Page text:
The Singaporean Coffee Shop Code

27 March, 2010 § Leave a comment

TO: Nobody In Particular

I came to know about this magazine from Ms Florey’s lovely book called “Script & Scribbles” and I must confess that I googled it for the sole purpose of establishing whether Footnote 3 on page 123, Chapter 4 was indeed true1. Indeed it was, and tickled me pink it did.  Skimming through a few more articles got me thinking about how we use English to get by day-to-day.

Where I come from, English is but one of the four official languages prescribed in the national curriculum (the others being Mandarin, Malay and Tamil). Just as every place has its own creole, so do we.

Like most urban dwellers the world over, we start our mornings with a cup of tea or coffee at our favourite coffee shop. As a child, I was fascinated by the speed and accuracy by which coffee shop assistants conveyed customers’ orders to the counter. The assistants would wander from table to table taking orders and hollering them loudly across the entire coffee shop, and by the time they walked up to the counter, the drinks would be ready to go. It is ruthless, raucous and spot on.

So here’s a basic introduction to the coffee shop code – an amalgam of Chinese dialects and Malay – which should work at a Singaporean coffee shop near you. Astoundingly more efficient than rattling their English equivalents as you will see.

The Singaporean Coffee Shop Code

Basic Concepts

Kopi = Hokkien word for ‘coffee’ (Mandarin equivalent is 咖啡)

Teh = Hokkien word for ‘tea’ (Mandarin equivalent is )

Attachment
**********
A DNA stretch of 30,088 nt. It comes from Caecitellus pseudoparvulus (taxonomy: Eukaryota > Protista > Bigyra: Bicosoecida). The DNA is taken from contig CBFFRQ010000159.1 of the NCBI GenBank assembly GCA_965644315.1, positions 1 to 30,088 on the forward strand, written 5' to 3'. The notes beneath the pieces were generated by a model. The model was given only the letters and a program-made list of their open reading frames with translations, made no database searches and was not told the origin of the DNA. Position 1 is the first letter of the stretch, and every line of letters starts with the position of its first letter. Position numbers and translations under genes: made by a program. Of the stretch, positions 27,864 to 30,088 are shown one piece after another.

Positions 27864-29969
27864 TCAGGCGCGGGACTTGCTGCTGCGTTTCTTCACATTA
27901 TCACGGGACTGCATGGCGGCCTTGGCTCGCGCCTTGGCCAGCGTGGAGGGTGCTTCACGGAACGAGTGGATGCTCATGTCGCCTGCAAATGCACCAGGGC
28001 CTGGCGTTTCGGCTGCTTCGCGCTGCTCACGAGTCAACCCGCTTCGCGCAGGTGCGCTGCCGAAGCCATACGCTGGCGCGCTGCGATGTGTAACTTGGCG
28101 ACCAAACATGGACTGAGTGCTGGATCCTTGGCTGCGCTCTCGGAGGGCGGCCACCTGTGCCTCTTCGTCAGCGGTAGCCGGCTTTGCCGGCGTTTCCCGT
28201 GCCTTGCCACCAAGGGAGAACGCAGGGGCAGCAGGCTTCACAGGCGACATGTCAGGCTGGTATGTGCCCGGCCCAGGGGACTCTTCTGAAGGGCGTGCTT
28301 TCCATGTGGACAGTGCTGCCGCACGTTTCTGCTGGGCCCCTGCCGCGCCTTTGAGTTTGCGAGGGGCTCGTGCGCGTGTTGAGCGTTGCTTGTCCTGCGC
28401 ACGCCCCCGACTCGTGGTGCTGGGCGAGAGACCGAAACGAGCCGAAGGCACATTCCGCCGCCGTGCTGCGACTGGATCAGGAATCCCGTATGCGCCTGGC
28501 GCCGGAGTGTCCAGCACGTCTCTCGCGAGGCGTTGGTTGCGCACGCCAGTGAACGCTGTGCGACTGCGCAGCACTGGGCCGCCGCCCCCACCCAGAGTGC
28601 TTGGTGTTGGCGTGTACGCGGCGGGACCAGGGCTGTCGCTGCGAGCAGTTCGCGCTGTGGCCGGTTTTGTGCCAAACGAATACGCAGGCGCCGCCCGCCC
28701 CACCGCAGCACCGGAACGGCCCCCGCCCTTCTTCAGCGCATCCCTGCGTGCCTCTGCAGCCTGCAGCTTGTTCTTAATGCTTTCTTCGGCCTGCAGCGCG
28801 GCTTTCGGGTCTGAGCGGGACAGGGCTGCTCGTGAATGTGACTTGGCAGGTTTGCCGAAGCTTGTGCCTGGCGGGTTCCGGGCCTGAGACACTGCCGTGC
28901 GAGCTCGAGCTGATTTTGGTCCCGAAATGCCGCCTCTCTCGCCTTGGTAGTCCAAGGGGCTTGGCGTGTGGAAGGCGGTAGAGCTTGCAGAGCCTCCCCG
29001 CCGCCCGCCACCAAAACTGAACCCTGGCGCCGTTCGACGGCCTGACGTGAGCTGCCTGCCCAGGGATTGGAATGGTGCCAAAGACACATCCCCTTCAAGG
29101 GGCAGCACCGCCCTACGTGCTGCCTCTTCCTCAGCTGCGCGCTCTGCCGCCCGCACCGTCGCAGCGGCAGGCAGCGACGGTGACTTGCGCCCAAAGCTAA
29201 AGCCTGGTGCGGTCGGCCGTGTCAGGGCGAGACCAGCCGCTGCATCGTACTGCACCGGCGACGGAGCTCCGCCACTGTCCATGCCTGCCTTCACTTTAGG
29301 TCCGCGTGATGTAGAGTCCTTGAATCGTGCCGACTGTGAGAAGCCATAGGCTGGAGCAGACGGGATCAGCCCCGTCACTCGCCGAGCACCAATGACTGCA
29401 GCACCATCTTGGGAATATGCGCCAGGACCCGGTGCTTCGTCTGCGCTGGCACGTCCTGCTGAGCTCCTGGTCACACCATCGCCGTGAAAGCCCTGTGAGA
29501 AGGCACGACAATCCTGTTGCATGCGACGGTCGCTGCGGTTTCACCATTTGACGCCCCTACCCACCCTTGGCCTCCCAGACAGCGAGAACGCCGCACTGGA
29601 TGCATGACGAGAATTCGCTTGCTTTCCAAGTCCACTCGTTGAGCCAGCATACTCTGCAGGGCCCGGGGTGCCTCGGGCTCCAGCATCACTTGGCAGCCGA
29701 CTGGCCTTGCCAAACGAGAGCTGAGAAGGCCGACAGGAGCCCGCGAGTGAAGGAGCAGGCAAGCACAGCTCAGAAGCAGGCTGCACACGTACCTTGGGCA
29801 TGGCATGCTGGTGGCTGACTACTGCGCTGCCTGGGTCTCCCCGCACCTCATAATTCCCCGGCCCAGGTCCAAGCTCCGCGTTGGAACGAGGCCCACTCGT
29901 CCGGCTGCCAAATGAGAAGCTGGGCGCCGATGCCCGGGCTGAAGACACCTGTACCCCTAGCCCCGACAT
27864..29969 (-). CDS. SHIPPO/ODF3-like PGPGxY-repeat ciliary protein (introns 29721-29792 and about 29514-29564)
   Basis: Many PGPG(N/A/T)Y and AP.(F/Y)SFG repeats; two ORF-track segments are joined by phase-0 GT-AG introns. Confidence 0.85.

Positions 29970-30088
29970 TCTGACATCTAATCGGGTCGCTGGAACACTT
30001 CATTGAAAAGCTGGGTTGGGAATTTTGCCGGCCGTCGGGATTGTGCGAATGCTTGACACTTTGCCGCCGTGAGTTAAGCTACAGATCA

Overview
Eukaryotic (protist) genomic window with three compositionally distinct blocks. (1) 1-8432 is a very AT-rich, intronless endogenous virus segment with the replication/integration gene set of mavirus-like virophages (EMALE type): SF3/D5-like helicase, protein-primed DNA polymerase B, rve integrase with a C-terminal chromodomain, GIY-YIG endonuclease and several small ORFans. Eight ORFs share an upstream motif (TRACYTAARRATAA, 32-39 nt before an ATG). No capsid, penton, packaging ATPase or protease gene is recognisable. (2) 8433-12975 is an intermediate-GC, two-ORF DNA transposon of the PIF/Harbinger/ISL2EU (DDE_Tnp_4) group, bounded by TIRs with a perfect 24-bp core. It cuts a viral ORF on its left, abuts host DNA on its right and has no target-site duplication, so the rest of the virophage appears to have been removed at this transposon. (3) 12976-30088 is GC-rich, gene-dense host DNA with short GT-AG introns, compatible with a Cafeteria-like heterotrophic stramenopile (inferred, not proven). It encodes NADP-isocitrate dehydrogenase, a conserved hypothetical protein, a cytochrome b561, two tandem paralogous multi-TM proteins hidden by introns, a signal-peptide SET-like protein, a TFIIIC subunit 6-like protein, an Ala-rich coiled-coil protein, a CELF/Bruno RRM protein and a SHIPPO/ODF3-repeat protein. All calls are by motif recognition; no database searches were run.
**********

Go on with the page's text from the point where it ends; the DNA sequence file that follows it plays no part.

By default, an order of Kopi or Teh gets you a cup of coffee or tea with a sinful dollop of condensed milk (some places serve it with both condensed milk and some sugar).

Kosong = Malay word for ’empty’ or ‘nothing’

Siew = Cantonese word for ‘less’ (Mandarin equivalent is )

Gau = Hokkien word for ‘thick’ (Mandarin equivalent is )

Pok = Hokkien word for ‘thin’ (Mandarin equivalent is )

Halia = Malay word for ‘ginger’

Beng = Hokkien word for ‘ice’ (Mandarin equivalent is )

The Variations

Kopi O = Black coffee with sugar but no milk

Kopi O Kosong = Black coffee with no sugar or milk

Kopi Si = Coffee with evaporated milk

Kopi Siew Dai = Coffee with milk but less sugar

Kopi Gau = Saturated black coffee (like asking for a double-shot espresso)

Kopi Pok = Diluted black coffee (the opposite of Kopi Gau)

Kopi Halia = Coffee with condensed milk and a dash of ginger juice

Kopi Beng = Iced coffee with condensed milk

Kopi O Beng = Iced black coffee with no milk

Kopi See Beng = Iced black coffee with evaporated milk

Teh O = Tea with sugar but no milk

Teh O Kosong = Tea with no sugar or milk

Teh Si = Tea with evaporated milk (similar to the Hong Kong-style milk tea but the tea blends are different I think)

Teh Siew Dai = Tea with milk but less sugar

Teh Gau = Saturated tea

Teh Pok = Diluted tea (the opposite of Teh Gau)

Teh Halia = Tea with condensed milk and a dash of ginger juice

Teh Beng = Iced tea with condensed milk

Teh O Beng = Iced tea with no milk

Teh Si Beng = Iced tea with evaporated milk

Yours sincerely

A-Teh A-Day

1“Under no circumstances will handwritten MS be read. Instead, it will be roundly ridiculed, unless it is written using the Palmer method, in which case it will be stared at in amazement.” – Extract from Verbatim’s Writers’ Guidelines.

Advertisements

Tagged: , , , , ,

Leave a Reply

Fill in your details below or click an icon to log in:

WordPress.com Logo

You are commenting using your WordPress.com account. Log Out / Change )

Twitter picture

You are commenting using your Twitter account. Log Out / Change )

Facebook photo

You are commenting using your Facebook account. Log Out / Change )

Google+ photo

You are commenting using your Google+ account. Log Out / Change )

Connecting to %s

What’s this?

You are currently reading The Singaporean Coffee Shop Code at sputnik scribbles.

meta

%d bloggers like this: